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 Freda

A Sunday Times Bestselling Author
for gritty heartwarming family sagas and compulsive historical fiction


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                                                                                                                                                                                                       Back to Historical Fiction

                            

Duchess of Drury Lane

Published by Severn House












Extract - Chapter One

‘A most valuable acquisition…’

Spring 1778

How could I ever forget that night? My debut leading role was to be in Henry Fielding’s farce The Virgin Unmasked at Crow Street Theatre in Dublin, for which, if successful, I was to be engaged at the princely sum of twenty shillings a week. I stood frozen with fear in the wings, listening to the chatter, laughter and ribald jokes of the audience just a few feet away, growing increasingly impatient with the delay. The pit was crowded with young bucks, no females allowed, and beyond that was the two-shilling gallery. While up in the boxes, or lattices as they were called, sat the toffs in full evening dress. They had paid twice that sum and meant to savour their superiority by looking with disdain through their opera glasses down upon everyone else. And above all of them came the one-shilling gallery and the slips. Hundreds of people all gawping at the stage where I was about to make a complete fool of myself. I was scared stiff, utterly petrified.

‘Get on with it!’ I heard a voice cry. ‘Where’s the farce?’

‘Aye, come on, we’re eager to get an eyeful of the new gel,’ yelled another, followed by yet more jeering laughter.

I turned on my heels and fled.

‘Dolly, Dolly, don’t go!’ I could hear Mama calling to me, but ignoring her I hitched up my skirts and ran pell-mell to the women’s dressing room. My one desire was to escape what I saw as a baying pack of wolves out for my blood. I huddled  shivering in a corner, feeling sick to my stomach, knowing in my heart that it was hopeless, that I couldn’t do it. I simply could not walk out on to that stage.

I doubt I would ever have been an actress had not my mother chosen to tread the boards before me. As a profession the stage is both insecure and unsettled, as actors are constantly on the move. Actresses are also the subject of public disapproval since they’re generally considered to be disreputable and immoral. Yet my own mother suggested just such a career for me, a girl of only sixteen.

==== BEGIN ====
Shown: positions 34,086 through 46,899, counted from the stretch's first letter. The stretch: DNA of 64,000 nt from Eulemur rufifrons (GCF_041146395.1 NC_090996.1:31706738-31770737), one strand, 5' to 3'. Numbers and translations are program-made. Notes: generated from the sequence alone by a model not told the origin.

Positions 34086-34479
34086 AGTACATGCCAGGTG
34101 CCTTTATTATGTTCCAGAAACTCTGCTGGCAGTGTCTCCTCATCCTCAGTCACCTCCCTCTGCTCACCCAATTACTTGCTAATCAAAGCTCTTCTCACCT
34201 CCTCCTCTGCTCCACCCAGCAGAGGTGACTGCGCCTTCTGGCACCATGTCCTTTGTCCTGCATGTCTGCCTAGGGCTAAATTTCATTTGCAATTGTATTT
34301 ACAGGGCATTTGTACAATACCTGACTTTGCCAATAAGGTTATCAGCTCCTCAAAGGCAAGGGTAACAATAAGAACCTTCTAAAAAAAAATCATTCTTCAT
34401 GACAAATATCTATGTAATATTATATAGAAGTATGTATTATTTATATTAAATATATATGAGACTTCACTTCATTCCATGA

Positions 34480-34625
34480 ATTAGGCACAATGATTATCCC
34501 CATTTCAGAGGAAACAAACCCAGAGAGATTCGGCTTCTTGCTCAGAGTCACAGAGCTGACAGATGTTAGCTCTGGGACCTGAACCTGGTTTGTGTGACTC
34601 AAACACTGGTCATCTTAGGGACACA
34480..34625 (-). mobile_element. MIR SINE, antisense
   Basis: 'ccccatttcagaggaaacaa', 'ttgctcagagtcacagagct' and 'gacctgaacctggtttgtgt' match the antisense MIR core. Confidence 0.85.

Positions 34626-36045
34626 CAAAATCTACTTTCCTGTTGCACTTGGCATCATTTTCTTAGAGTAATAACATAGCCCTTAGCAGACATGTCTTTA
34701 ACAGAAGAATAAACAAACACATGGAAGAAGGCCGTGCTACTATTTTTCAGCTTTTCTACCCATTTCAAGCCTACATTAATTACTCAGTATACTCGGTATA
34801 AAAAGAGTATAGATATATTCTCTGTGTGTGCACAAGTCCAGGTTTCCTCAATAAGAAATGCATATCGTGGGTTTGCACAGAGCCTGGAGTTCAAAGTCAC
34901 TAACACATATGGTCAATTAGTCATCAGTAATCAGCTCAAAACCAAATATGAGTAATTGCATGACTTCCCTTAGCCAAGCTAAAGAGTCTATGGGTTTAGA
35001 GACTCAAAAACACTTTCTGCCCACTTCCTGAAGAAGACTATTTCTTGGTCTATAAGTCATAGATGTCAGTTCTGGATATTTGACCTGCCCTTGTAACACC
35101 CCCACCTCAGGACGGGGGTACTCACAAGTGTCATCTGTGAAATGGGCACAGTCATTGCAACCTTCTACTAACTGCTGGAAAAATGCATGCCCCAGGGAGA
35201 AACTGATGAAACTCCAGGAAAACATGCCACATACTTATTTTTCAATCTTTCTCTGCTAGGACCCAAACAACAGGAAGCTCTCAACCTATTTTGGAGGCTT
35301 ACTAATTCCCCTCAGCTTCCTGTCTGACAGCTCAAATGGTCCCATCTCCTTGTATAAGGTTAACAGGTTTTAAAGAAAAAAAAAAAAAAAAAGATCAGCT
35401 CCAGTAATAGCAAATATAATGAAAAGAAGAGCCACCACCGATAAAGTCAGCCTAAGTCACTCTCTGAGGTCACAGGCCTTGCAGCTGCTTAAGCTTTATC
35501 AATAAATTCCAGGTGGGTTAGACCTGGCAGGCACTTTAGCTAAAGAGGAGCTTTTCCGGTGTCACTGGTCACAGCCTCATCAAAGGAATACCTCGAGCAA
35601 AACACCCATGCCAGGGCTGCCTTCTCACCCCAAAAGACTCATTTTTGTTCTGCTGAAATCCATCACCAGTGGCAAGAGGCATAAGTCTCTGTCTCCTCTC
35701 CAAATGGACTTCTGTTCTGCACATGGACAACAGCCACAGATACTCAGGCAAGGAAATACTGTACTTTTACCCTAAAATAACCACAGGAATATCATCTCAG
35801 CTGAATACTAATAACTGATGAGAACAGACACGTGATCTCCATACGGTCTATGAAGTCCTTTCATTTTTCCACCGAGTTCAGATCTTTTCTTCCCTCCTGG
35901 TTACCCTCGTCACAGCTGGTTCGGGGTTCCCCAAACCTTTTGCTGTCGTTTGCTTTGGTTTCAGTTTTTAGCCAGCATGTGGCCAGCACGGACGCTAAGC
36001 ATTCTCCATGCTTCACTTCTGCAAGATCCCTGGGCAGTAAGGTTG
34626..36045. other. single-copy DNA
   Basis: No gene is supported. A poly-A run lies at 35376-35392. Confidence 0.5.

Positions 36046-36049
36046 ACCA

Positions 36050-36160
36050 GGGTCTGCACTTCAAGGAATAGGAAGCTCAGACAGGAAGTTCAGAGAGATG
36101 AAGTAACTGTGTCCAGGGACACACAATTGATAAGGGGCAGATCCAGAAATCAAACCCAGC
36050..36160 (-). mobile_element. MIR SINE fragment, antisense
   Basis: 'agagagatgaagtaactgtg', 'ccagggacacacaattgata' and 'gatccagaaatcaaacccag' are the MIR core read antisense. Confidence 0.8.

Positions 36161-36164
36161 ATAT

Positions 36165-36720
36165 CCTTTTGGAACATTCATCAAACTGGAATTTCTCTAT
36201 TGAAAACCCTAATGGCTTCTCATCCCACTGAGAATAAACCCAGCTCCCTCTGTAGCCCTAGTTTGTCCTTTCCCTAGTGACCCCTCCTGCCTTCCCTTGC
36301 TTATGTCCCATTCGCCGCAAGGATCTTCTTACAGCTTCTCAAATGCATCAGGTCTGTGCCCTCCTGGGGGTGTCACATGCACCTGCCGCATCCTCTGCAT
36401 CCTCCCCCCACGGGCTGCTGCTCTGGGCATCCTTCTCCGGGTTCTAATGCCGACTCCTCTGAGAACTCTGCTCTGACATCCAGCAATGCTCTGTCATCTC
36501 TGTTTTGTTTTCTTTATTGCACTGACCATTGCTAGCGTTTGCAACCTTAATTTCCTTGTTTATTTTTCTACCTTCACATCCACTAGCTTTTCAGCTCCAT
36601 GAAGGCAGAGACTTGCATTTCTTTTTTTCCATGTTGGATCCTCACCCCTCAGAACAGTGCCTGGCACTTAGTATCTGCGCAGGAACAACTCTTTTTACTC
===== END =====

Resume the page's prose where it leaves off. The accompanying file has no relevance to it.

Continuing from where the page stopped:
I had vehemently protested. ‘Hester is the one who wants to act, not me. Why can I not continue to work as a milliner’s assistant? I hope to be allowed to learn the art of hat making myself soon.’

‘Hester has tried, and found herself too beset with stage fright, so Mr Ryder has generously offered you a trial. You will earn far more on stage than you ever would in a hat shop.’

Under her maiden name of Grace Phillips, Mama had set out as a young girl with her sister Maria for Dublin, both intent on becoming actresses. That was back in the 1750s when strolling players visited every town, and the two girls had often enjoyed being taken to the theatre in Bristol. So for some reason they’d fallen in love with the notion.

Their father, a rector in Haverfordwest in Pembrokeshire, South Wales, had died when they were quite young and the family was largely brought up by a married cousin. But despite an education of the highest quality, far more so than my own, and coming from a respectable family of means, the stage was all Mama had ever dreamed of.

Why the Phillips sisters chose Dublin, I do not know, but the Smock Alley Theatre was under the management of Thomas Sheridan, a famous impresario at the time. Mama loved to tell stories of her years at Smock Alley, how she played Juliet to Sheridan’s Romeo, but then one day he returned to London and the theatre closed down. Having little choice in the matter, Grace and Aunt Maria likewise moved to England, but sadly never starred on the London stage or realised their ambition of fame and fortune. They spent almost their entire working lives touring the provinces, until Mama finally gave up acting for motherhood. Despite seeing myself as Irish, I was in fact born in London near Covent Garden in 1761, no doubt where my stage-struck parents were seeking work at the time, and where I was baptised Dorothy Bland. Our dear King George III had only recently come to the throne so a whole new era had begun.

‘Why do you not return to the stage, Mama?’ I suggested. ‘Since you love it so much.’

‘Don’t be foolish, Dolly. I am far too old to play pretty parts now. And who would care for your siblings if I were not around? James is working hard but will have his own family to keep soon. Francis wishes to join the army, and George will do his bit, for all he is young. Hester may try again with small parts, but you can sing and are an excellent mimic. You are now our best hope to provide for the family.’

 ‘But I wouldn’t dare go up on stage, I swear I couldn’t do it,’ I cried.



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Passion, jealousy, scandal and betrayal - a true-life Regency Romance of the rise and fall of an extraordinary woman born into extraordinary times. Growing up in a poverty-stricken, fatherless household, Dorothy Jordan overcame her humble beginnings to become the most famous comic actress of her day.


It was while performing on Drury Lane that Dorothy caught the eye of the Duke of Clarence, later to become King William IV. Her twenty-year relationship with the Duke was one of great happiness and domesticity, producing ten children. But ultimately, Dorothy's generous nature was her undoing and she was to be cruelly betrayed by the man she loved.